We won’t know the official results of the race until later this week, and maybe as late as December 7th.  After that they have already scheduled a run-off for January 16th, as it’s next to impossible for any of the 19 candidates to get the 51% of the vote needed to take office.  Until then the country is expecting to see an increase in demonstrations and violence, as reports are coming out that Celestin may have the most votes, illegitimately or not.  Take into account that I have not spoken to a single Haitian in the past 3 months that has told me he or she is going to vote for Celestin, and I think we can all agree that those results would be a disaster for a country whose people are already on the brink.

Ben and I were talking while waiting for the protest to return to where we were, and he explained that this could quickly move from being just a protest to becoming a movement, and he’s right.  There are already reports that outside of Port-au-Prince there is violence as a result of the elections, and while today was quiet in the city, today’s announcement by the external governing body that oversaw the elections saying that the election process was relatively successful will only anger a population who feels slighted.  It’s just a matter of time before the population rises up against a government, and a flawed democratic process, that has left their country unable to stand on its own, and unfortunately for Haiti, who already has enough problems to deal with, trying to sift through a fraudulent election to find a legitimate leader is not something that they need.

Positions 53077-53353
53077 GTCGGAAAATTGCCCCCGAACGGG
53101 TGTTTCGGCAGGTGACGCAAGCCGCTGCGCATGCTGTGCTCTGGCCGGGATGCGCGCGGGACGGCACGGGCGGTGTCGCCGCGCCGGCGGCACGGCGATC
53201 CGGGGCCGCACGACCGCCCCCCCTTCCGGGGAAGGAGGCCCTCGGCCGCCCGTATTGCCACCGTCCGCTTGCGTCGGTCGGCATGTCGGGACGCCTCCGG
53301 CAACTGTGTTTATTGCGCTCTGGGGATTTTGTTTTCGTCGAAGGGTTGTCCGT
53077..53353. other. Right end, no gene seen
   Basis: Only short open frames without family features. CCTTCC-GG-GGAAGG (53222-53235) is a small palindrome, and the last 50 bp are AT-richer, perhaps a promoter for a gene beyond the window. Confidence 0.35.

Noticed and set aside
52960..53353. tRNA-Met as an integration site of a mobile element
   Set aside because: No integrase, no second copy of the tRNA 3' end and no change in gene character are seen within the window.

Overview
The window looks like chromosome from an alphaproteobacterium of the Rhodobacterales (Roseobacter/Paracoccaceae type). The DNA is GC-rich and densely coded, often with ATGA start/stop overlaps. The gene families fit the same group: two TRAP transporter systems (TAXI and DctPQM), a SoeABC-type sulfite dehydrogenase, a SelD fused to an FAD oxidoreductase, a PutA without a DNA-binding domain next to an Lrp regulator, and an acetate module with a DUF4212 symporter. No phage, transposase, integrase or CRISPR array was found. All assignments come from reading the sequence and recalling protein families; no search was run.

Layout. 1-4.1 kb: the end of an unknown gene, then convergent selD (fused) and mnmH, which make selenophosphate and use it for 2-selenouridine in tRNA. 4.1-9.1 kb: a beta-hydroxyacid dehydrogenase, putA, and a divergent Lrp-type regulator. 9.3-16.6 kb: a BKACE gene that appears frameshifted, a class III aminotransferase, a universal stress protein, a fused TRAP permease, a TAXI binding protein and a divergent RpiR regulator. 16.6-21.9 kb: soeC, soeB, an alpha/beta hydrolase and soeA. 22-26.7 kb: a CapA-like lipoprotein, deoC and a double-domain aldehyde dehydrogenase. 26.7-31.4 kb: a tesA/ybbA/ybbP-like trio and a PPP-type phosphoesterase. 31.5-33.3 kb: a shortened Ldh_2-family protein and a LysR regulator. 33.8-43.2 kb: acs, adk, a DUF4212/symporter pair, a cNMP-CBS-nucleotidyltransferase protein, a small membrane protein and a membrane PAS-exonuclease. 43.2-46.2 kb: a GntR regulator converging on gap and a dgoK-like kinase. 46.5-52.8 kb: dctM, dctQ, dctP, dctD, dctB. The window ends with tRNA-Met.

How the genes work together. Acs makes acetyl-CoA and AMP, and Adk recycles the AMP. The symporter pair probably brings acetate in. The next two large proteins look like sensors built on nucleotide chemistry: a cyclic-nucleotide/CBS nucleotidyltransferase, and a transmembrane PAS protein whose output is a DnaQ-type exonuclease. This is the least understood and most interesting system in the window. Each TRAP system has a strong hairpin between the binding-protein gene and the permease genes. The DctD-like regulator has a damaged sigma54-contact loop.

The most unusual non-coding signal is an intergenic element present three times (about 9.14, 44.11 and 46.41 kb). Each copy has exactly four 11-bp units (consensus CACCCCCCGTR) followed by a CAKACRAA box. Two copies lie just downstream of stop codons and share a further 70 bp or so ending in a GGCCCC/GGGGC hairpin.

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UN Troops Love Pinotage

IMG00018-20100906-1329

No, UN forces in Haiti weren’t drinking on the job, they were simply enjoying a delicious goblet of our trusty chariot, Pinotage, yesterday while I was shooting video for a Smithsonian Channel documentary.  The shoot was of UN engineers using some heavy machinery to excavate art from a gallery that had collapsed during the earthquake, and because the UN always rolls deep, they had enough troops to make sure that Pinotage was safe and sound all day.  Needless to say, she’s never been in better hands.